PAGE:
UPDATE: It turns out that Michael Soto did not need to stellar a campaign to beat Mr. Agosto. Soto had won the backing of Senator Van de Putte and former SBOE Member Joe Bernal. Today, Rick Agosto, the Conservative Democrat whom Soto was going to challenge, has announced that he will not run for reelection in 2010. I wrote the post below before this news. If Dr. Soto is our next SBOE 3 Representative, I will be glad to have a new man with such assets on the board.
Three political methods exist to stop the State Board of Education from crippling our schools with an extremist agenda.
- Run a Democrat against a socially conservative Republican and win.
- Support moderate Republicans against the God-Fearing Conservative Republicans, and make sure they win.
- Purge any Democrats who vote with the Socially Conservative Bloc.
The first two options will prove quite difficult. Locally, lots of Democrats are lining up to take on the ultra-crazy Cynthia Dunbar, and they all should be applauded for that, but a 15-seat body to represent everyone in Texas doesn't exactly have “swing districts.” Beating Cynthia Dunbar in a general election, unfortunately, will require a lot of money, a lot of volunteers, and/or a lot of luck. It's possible. I'll keep my fingers crossed, but eventual failure in these efforts will not surprise me.
The second option is highlighted in this excellent article from the Texas Tribune. Most notably, Thomas Ratliff, son of former Lieutenant Governor Bill Ratliff, is running against former chair Don McLeroy. I remain skeptical about putting too much stock here, too. We just saw Republicans abandon their own candidate in NY-23 because she was too moderate, and almost every sign in Texas shows that Rick Perry and his extra-conservative gang lead the state GOP. Success here will be easier than in the general election, so we should consider helping folks like Bill Ratliff if we can. But still, failure in these endeavors won't phase me a bit.
That same Texas Tribune article reminded me of the third option:
Though the board had (and still has) ten Republican and five Democrats, seven socially conservative Republicans had formed a reliable voting bloc that, with the swing vote of Democratic member Rick Agosto, gave them the power to push forward a socially conservative agenda.
A Democrat should never vote with a far-right block anywhere, especially when his or her single vote is so important — Not to mention on a regular basis, as Mr. Agosto does!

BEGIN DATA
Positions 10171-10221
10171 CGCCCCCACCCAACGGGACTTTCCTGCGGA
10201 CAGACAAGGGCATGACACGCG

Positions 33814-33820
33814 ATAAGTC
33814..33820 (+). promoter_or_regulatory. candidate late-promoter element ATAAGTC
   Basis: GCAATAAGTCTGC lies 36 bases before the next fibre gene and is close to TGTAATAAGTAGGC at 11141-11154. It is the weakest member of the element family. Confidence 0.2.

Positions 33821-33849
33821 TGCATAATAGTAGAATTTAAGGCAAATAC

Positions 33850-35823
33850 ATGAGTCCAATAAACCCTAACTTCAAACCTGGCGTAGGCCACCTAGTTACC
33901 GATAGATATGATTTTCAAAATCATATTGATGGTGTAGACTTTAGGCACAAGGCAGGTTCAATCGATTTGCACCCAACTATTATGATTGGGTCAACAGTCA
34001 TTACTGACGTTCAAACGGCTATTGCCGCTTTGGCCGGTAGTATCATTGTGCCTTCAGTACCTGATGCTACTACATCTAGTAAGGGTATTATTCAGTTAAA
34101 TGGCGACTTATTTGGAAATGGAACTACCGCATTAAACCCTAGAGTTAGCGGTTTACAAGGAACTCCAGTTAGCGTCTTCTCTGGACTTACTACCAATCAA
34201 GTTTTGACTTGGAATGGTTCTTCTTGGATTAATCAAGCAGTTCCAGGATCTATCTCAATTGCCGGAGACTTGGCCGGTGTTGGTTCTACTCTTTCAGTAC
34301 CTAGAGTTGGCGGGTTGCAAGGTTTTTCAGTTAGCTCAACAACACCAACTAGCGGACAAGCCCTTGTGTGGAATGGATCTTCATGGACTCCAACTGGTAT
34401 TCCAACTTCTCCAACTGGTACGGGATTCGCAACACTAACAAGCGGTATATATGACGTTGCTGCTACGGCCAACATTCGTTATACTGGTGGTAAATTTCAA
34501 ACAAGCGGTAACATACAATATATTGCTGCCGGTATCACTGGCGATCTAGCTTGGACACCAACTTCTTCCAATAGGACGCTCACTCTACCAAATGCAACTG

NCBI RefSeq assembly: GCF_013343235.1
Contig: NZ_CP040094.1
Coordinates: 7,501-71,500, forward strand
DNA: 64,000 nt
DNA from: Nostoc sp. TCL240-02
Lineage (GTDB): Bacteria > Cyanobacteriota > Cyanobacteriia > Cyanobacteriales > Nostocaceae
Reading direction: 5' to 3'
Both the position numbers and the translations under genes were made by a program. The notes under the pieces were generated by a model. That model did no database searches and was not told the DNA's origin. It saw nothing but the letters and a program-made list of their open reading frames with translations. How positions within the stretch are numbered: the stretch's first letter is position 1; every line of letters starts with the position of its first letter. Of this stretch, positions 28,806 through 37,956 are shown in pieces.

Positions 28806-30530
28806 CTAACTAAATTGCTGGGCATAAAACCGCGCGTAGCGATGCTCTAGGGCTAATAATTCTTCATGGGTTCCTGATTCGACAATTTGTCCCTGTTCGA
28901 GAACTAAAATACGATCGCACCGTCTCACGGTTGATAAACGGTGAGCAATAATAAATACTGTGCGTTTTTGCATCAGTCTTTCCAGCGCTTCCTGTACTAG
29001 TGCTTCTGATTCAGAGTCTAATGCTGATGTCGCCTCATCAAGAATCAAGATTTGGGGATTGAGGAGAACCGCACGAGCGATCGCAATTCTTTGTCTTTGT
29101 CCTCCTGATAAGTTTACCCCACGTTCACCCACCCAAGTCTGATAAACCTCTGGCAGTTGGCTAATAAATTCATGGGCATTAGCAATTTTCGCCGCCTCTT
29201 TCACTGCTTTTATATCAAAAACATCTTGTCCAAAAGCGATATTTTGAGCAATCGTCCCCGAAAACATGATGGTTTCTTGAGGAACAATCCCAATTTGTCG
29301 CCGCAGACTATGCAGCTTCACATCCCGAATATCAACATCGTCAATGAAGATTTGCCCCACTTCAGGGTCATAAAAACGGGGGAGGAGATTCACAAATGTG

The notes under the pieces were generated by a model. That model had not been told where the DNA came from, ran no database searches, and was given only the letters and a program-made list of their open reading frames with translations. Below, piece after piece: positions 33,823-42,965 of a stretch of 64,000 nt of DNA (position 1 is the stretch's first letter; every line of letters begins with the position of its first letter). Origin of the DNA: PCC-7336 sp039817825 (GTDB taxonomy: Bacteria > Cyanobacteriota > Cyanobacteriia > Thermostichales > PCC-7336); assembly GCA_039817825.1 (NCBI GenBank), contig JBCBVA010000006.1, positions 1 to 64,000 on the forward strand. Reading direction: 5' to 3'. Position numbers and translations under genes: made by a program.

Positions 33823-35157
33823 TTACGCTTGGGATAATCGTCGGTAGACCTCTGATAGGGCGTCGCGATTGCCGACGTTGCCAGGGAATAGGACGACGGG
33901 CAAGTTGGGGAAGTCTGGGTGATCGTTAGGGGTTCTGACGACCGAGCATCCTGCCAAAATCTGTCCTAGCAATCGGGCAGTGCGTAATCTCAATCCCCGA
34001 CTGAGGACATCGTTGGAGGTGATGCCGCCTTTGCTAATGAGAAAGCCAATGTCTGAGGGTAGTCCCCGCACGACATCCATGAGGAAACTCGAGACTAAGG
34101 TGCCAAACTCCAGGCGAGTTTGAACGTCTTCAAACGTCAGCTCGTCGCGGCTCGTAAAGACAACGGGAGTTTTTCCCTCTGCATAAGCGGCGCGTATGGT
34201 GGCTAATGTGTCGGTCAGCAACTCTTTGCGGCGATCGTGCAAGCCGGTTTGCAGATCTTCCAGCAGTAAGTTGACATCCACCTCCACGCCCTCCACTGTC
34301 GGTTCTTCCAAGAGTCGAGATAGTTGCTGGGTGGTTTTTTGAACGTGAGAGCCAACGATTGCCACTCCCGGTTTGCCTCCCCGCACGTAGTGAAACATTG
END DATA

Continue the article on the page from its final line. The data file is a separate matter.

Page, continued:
On a board where the Republicans have stocked many of their farthest right members, I'm not suggesting all Democrats be far-left, but they shouldn't consider associating with those in the farthest right, either. Worse yet with Agosto, he is involved in some SBOE ethics problems, which could jeopardize his chances in a general election while opening up the opportunity for an even more conservative board member. Some speculation even suggests that his ethics troubles and his periodic support of the Right Evangelistic positions are interrelated!
Can this guy get any worse?
We probably shouldn't wait to find out.
Thankfully, his seat is on the 2010 ballot. People have been calling for challengers for a while, and the San Antonio Express-News even joined the fray in a mid-October editorial, saying, “surely there are more qualified candidates in this 11-county SBOE District 3 region than we saw in 2006.” After reading the editorial, I combed through the interwebs to see if anyone in this district has expressed remote interest in challenging the most Republican Democrat on the State Board of Education.
One name came up: Dr. Michael Soto, an English professor at Trinity University. Looking at his website, he looks like a potential asset for the board. Wonderful. Now, can he win?
He ran for the San Antonio ISD school board in May, and he garnered almost 44% of the vote. Impressively, however, he managed this against former mayor Ed Garza. In that race he managed to gain the support of local San Antonio businessmen, but the race isn't just in San Antonio. SBOE 3 runs from Bexar County all the way down to Hidalgo County in the Valley. And Agosto rings a bit more Hispanic than Soto. He has a website already, but it's lacking in many respects compared to Rick Agosto's.
He could use some help. And right now, no one else is stepping up. So if you live in the district, either offer Mr. Soto a hand or find another challenger. We need someone here.
If he's the only other option, he could be our savior on the State Board of Education. Right now, nobody has a better chance to rid the board of a bunch of bad votes.